Woman in a wheelchair smiling and wearing a mask that goes around her nose. She is wearing glasses and a black t-shirt. She's smiling at the camera and the background is green grass and trees.

People We Love: Laura Hershey, 1962-2010

Today is Labor Day and we have another account from a former Jerry’s Kid. This time, it’s the legendary writer, poet, activist Laura Hershey. This is an account of her experience protesting at the MDA telethon, along with other disabled people across various cities in 1991. Copyright 1993 by Laura Hershey. The article also appeared in the Spring/Summer 1997 issue of Spectacle, published by Pachanga Press, Burlington MA.

Here is an excerpt:

You have to keep thinking about the money, because as everyone freely admits, that’s what this is all about. The money raised represents hope — year after year, promises of a miracle, the great cure that waits just around the corner. The money manifests faith — faith in the noble research scientists working desperately to identify, and eliminate, flawed genes. The money testifies to human love and compassion, ruthlessly sentimentalized in songs like “They’ll Never Walk Alone” which punctuate the twenty or so hours of the telethon.

The money is what justifies, even sanctifies, this annual ritual of tears and guilt. In 1996 the telethon raised over $49 million. That massive amount of money that people — young and old, rich and poor — feel compelled to donate, giving “till it hurts,” as Jerry Lewis insists — that money makes it very hard to challenge what is actually going on.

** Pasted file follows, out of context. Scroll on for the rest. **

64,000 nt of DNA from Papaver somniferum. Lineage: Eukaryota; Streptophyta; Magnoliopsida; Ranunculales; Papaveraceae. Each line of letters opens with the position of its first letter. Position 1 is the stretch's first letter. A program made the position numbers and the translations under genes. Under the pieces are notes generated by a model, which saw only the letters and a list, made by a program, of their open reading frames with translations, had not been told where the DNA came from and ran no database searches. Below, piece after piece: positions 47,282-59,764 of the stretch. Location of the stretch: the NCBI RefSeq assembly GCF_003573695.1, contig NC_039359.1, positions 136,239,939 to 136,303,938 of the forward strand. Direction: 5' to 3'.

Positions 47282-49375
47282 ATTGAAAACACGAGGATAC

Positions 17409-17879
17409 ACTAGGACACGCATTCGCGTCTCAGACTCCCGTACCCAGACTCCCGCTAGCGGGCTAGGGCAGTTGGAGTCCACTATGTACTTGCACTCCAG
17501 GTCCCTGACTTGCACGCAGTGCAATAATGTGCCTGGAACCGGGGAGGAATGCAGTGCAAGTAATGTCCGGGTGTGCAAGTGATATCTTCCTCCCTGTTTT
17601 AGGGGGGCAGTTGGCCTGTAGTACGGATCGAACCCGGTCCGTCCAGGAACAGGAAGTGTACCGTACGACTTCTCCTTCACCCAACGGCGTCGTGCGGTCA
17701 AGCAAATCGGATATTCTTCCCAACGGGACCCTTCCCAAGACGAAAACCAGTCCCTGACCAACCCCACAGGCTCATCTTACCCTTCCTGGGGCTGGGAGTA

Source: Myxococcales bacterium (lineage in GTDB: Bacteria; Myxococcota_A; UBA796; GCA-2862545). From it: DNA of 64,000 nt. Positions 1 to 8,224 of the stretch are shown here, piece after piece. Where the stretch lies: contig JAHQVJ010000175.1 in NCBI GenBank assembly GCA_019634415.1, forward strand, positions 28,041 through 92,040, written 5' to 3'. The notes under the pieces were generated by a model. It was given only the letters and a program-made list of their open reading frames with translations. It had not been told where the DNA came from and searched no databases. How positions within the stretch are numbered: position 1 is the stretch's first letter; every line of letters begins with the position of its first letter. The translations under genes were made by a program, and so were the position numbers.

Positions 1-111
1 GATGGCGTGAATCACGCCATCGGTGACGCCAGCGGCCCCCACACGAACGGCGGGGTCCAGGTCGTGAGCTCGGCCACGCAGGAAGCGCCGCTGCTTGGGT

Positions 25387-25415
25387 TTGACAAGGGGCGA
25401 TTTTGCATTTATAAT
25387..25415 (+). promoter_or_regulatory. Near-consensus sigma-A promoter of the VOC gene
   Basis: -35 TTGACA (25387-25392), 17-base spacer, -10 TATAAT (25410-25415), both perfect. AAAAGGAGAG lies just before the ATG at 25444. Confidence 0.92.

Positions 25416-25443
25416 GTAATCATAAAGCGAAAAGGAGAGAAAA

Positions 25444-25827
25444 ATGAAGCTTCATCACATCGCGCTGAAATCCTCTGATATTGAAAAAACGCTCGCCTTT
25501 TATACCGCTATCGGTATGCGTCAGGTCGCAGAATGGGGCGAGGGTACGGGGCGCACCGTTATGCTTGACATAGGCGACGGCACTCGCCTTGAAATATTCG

But there we were, back in September 1991, on Denver’s busy 16th Street Mall, challenging the Jerry Lewis Labor Day Muscular Dystrophy Telethon. Along with activists in cities around the country, including Chicago, Los Angeles, and Las Vegas, we were protesting the telethon’s portrayal of people with disabilities as helpless and pathetic. We were asserting publicly that this colossal begging festival, supposedly carried out on our behalf, is offensive to us and damaging to our efforts to become first-class citizens. Our protests were small, but they would become an annual tradition — much to the annoyance of Jerry Lewis and MDA.

For years we had been protesting against the barriers which keep people with disabilities from using buses, public buildings, and other facilities. Now we were taking on one of the biggest barriers of all: the paternalistic attitudes which prevail in our society, and which are reflected so dramatically in the annual telethon.

It is difficult to raise objections to something like the telethon; people are reluctant to disparage, or even entertain questions about, an effort which they perceive as fundamentally good, or at least well-meaning. That is understandable. It is an uncomfortable truth, in social work, in government activity, and in charitable endeavors, that actions which are intended to help a certain group of people may actually harm them. By harm, I mean — among other things — that these actions may reinforce the already devalued status of people with disabilities in this society. Looking closely and critically at the telethon, as some of us have started to do, brings up a number of issues which I feel are essential to understanding the status of people with disabilities as an oppressed minority group in America. These issues include: charity versus civil rights; cure versus accommodation; self-expression and self-determination; and the relationship between pity and bigotry.